Jared Bernstein, a former chief economist to Vice President Biden, is a senior fellow at the Center on Budget and Policy Priorities and author of the new book 'The Reconnection Agenda: Reuniting Growth and Prosperity.'

AP Photo/Wilfredo Lee

For the past six months, the unemployment rate has toggled between 4.9 and 5 percent, about the rate many economists consider the lowest jobless rate consistent with stable inflation. Does that mean we’ve arrived at the critical destination for an economic expansion: full employment, meaning a very tight matchup between labor supply and labor demand?

No, because at 9.8 percent, underemployment is still too high. In earlier work, I showed that the underemployment rate commensurate with full employment is around 8.5 percent. Just in case you think that’s unrealistically low, note that underemployment bottomed out at 8 percent in the last expansion and 7 percent in the 1990s boom (see figure).

Source: BLS; shared areas are recessions.
Source: BLS; shared areas are recessions.

Thus, we’d better learn something about underemployment – what it is, why it’s still elevated, and what can be done to knock it down to where we need it to be.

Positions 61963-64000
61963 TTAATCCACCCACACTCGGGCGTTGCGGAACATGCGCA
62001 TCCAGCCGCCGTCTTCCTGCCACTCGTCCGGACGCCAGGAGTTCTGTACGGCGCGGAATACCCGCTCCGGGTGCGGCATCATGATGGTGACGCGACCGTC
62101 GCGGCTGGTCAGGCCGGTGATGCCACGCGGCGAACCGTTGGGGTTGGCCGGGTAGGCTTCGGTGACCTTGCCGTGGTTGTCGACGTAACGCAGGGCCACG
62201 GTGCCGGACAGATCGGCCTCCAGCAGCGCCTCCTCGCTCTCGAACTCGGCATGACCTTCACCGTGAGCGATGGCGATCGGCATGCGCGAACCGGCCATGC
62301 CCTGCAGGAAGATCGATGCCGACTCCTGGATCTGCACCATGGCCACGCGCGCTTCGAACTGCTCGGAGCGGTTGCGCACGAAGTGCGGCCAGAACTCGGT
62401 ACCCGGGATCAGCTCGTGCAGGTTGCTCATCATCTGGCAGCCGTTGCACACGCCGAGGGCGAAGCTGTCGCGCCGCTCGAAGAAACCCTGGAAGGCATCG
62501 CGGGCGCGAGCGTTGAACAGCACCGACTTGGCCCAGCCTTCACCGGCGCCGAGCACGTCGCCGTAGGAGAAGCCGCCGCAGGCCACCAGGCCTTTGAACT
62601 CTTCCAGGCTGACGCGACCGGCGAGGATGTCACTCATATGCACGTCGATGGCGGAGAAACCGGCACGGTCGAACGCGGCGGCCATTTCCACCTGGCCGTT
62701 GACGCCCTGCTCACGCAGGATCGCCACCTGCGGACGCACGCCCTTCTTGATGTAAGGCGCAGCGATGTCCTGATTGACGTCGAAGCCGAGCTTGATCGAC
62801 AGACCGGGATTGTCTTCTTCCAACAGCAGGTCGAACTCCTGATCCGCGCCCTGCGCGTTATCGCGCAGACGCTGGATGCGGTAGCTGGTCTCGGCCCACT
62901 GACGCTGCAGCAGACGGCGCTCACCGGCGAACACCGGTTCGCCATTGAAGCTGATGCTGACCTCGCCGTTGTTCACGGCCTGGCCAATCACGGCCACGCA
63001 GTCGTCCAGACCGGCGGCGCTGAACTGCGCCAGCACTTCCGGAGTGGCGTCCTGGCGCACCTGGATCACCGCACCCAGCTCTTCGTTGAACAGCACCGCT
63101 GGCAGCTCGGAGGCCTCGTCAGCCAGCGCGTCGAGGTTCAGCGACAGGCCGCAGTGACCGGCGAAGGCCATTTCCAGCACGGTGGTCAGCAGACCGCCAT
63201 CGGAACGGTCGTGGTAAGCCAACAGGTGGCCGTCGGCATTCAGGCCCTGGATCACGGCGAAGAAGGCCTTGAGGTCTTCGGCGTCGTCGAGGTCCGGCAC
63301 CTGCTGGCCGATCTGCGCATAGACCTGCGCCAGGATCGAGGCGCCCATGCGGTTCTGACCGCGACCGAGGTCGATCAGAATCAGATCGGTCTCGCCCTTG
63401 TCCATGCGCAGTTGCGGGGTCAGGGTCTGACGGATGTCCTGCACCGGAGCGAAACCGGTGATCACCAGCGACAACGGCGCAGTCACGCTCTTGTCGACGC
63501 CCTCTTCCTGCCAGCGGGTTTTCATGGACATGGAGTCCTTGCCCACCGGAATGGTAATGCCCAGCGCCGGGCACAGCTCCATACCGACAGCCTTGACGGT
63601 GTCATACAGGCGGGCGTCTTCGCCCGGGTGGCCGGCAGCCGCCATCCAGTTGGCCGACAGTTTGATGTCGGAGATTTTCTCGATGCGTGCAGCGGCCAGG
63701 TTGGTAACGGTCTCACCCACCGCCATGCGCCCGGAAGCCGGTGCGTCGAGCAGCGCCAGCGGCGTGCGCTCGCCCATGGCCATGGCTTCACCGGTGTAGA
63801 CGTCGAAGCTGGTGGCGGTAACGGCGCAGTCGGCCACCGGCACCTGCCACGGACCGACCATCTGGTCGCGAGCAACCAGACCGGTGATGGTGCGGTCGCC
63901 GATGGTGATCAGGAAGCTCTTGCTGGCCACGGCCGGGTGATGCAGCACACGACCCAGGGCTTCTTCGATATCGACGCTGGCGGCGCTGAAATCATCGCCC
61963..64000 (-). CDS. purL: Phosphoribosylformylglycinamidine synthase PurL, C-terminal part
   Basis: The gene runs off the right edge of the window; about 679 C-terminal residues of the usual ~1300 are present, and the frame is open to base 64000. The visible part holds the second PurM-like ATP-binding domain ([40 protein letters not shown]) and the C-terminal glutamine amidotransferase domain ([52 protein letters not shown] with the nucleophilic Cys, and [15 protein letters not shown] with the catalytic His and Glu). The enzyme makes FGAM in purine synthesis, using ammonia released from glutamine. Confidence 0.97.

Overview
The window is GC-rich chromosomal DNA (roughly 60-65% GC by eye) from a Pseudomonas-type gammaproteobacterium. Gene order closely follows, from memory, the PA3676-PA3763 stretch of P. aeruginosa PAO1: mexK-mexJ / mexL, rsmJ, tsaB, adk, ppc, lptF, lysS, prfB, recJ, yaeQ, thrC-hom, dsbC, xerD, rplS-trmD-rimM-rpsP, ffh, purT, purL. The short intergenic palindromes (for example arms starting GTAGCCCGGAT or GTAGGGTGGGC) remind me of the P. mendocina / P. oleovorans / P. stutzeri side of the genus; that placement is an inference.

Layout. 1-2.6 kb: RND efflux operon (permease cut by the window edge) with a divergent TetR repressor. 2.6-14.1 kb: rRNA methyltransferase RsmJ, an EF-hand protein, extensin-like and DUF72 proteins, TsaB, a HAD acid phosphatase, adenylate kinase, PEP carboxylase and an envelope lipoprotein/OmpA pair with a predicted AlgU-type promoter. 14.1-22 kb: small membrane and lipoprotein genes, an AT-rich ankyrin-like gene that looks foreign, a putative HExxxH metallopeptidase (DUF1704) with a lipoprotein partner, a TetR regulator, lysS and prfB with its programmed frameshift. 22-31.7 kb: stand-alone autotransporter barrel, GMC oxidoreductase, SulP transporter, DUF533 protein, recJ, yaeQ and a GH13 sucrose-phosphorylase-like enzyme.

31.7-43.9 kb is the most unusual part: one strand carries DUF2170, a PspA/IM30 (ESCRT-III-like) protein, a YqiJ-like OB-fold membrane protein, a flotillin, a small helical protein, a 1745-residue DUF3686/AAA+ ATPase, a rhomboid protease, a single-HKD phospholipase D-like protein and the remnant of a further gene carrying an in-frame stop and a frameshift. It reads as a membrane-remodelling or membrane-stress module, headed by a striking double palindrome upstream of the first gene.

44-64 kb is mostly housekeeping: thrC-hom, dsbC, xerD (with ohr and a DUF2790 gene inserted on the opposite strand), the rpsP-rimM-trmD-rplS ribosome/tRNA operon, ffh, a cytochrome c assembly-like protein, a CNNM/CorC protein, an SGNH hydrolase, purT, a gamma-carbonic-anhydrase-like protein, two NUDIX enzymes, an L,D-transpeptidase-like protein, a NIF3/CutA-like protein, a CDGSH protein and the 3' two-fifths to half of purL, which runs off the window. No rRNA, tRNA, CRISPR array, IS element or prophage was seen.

Underemployment, called u6 by the Bureau of Labor Statistics, combines three groups: the unemployed, part-time workers who’d prefer full-time jobs (workers who are literally underemployed), and “marginally attached” workers (a small subset of people neither working nor actively looking for work, but who would be willing to work if there were more good opportunities available).

The big story in the rise of u6 was and remains the involuntary part-timers (IPTs). Without at all dismissing the uniquely stark psychological costs of unemployment (especially long-term joblessness), when computing labor market slack, it actually makes more sense to think in terms of desired hours worked. Someone who wants to work full-time can, in reality, work between zero hours (unemployed) and 40 hours (fully employed). This continuum, versus the 0-1 metric of unemployed/employed, provides a more nuanced and accurate measure of labor market slack.

As the figure shows, one reason it’s taking so long for u6 to come back down is because it went up so much in the recession, climbing about 3 percentage points more than unemployment (u6 rose about 8 points; unemployment, about 5 points). What’s important, albeit obvious, here is that what drove u6 up so high was the big, negative demand shock known as the Great Recession. That’s a cyclical increase, one that can be (and is being) reversed by strong job growth, as opposed to a structural increase, one we’d expect to persist even as the economy strengthened.

Some who disagree with that assessment blame the rise in IPTs on Obamacare. Since the law includes employer mandates, phased in over 2015-16, that apply to firms with over 50 full-time workers, some argue that the Affordable Care Act (health-care reform) is already causing employers to move full-time employees into part-time work to avoid the mandate.